In some ways, it is surprising that languages change. After all, they are passed down through the generations reliably enough for parents and children to communicate with each other. Yet linguists find that all languages change over time—albeit at different rates. For example, while Japanese has changed relatively little over 1,000 years, English evolved rapidly in just a few centuries. Many present-day speakers find Shakespeare’s sixteenth century texts difficult and Chaucer’s fourteenth century Canterbury Tales nearly impossible to read.
Credit: From Cassell's History of England - Century Edition, circa 1902 (Chaucer); design by National Science Foundation;
Translation by Joan Maling, National Science Foundation
Why They Change
Languages change for a variety of reasons. Large-scale shifts often occur in response to social, economic and political pressures. History records many examples of language change fueled by invasions, colonization and migration. Even without these kinds of influences, a language can change dramatically if enough users alter the way they speak it.
Frequently, the needs of speakers drive language change. New technologies, industries, products and experiences simply require new words. Plastic, cell phones and the Internet didn’t exist in Shakespeare’s time, for example. By using new and emerging terms, we all drive language change. But the unique way that individuals speak also fuels language change. That’s because no two individuals use a language in exactly the same way. The vocabulary and phrases people use depend on where they live, their age, education level, social status and other factors. Through our interactions, we pick up new words and sayings and integrate them into our speech. Teens and young adults for example, often use different words and phrases from their parents. Some of them spread through the population and slowly change the language.
Types of Change
Three main aspects of language change over time: vocabulary, sentence structure and pronunciations. Vocabulary can change quickly as new words are borrowed from other languages, or as words get combined or shortened. Some words are even created by mistake. As noted in the Linguistic Society of America's publication Is English Changing?, pea is one such example. Up until about 400 years ago, pease referred to either a single pea or many peas. At some point, people mistakenly assumed that the word pease was the plural form of pea, and a new word was born. While vocabulary can change quickly, sentence structure—the order of words in a sentence—changes more slowly. Yet it’s clear that today’s English speakers construct sentences very differently from Chaucer and Shakespeare’s contemporaries (see illustration above). Changes in sound are somewhat harder to document, but at least as interesting. For example, during the so-called “Great Vowel Shift” 500 years ago, English speakers modified their vowel pronunciation dramatically. This shift represents the biggest difference between the pronunciations of so called Middle and Modern English (see audio clips in "Paths of Change")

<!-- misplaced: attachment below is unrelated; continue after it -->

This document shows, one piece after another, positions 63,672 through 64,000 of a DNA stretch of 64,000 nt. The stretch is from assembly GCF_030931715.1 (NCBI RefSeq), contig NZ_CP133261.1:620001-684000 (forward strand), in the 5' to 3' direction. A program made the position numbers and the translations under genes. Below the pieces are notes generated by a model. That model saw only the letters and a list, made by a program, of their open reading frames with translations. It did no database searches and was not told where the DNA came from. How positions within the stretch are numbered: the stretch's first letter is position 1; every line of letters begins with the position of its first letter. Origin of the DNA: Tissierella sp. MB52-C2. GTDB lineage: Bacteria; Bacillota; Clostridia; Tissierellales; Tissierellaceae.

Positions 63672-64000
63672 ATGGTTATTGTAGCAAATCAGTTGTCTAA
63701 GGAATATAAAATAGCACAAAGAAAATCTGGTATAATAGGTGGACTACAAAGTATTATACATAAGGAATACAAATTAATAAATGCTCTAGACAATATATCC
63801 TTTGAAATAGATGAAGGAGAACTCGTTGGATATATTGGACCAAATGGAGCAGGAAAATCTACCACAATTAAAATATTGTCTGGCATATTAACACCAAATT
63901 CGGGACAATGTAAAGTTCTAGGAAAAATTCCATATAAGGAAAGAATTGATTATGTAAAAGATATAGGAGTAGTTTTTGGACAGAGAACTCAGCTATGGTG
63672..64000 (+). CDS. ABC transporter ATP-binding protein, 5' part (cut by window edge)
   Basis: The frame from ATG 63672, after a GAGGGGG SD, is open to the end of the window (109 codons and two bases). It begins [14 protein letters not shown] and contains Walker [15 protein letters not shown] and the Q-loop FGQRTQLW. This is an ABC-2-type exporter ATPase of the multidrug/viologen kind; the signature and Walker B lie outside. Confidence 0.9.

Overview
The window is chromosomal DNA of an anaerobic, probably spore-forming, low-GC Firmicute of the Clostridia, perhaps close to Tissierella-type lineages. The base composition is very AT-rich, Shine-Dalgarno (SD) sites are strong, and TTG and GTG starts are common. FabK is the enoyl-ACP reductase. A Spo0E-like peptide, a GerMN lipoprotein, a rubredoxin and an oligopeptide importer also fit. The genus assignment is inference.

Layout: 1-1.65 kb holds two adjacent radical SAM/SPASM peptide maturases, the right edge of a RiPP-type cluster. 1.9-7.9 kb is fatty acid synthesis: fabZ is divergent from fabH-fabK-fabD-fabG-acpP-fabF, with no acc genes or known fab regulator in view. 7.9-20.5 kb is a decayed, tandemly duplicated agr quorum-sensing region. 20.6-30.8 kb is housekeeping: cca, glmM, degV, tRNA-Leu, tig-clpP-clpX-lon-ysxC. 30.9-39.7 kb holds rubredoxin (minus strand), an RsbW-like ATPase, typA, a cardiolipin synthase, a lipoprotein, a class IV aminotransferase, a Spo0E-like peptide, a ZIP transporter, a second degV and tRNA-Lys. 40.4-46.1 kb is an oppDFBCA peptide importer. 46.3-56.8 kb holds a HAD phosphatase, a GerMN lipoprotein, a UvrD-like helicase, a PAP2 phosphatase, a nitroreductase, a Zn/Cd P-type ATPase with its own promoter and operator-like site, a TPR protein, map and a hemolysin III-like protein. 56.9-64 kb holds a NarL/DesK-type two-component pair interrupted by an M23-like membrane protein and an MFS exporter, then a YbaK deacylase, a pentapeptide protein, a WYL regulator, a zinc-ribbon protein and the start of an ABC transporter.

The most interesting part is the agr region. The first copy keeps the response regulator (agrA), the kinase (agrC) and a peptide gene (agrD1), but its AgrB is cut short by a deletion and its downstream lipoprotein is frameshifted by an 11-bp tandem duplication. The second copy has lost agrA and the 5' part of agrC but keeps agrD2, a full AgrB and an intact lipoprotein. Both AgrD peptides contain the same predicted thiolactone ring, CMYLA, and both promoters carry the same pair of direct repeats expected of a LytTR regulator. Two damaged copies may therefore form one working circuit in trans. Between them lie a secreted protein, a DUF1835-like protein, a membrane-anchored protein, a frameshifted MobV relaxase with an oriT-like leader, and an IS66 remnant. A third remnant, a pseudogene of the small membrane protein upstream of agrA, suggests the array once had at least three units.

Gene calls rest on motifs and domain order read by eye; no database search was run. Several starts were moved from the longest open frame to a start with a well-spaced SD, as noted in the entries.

Agents of Change
Before a language can change, speakers must adopt new words, sentence structures and sounds, spread them through the community and transmit them to the next generation. According to many linguists—including David Lightfoot, NSF assistant director for social, behavioral and economic sciences—children serve as agents for language change when, in the process of learning the language of previous generations, they internalize it differently and propagate a different variation of that language.
Linguists study language change by addressing questions such as these:
- Can we trace the evolutionary path of a language?
- How do language changes spread through communities?
- How do historical circumstances influence language change?
- What is the relationship between language learning and change?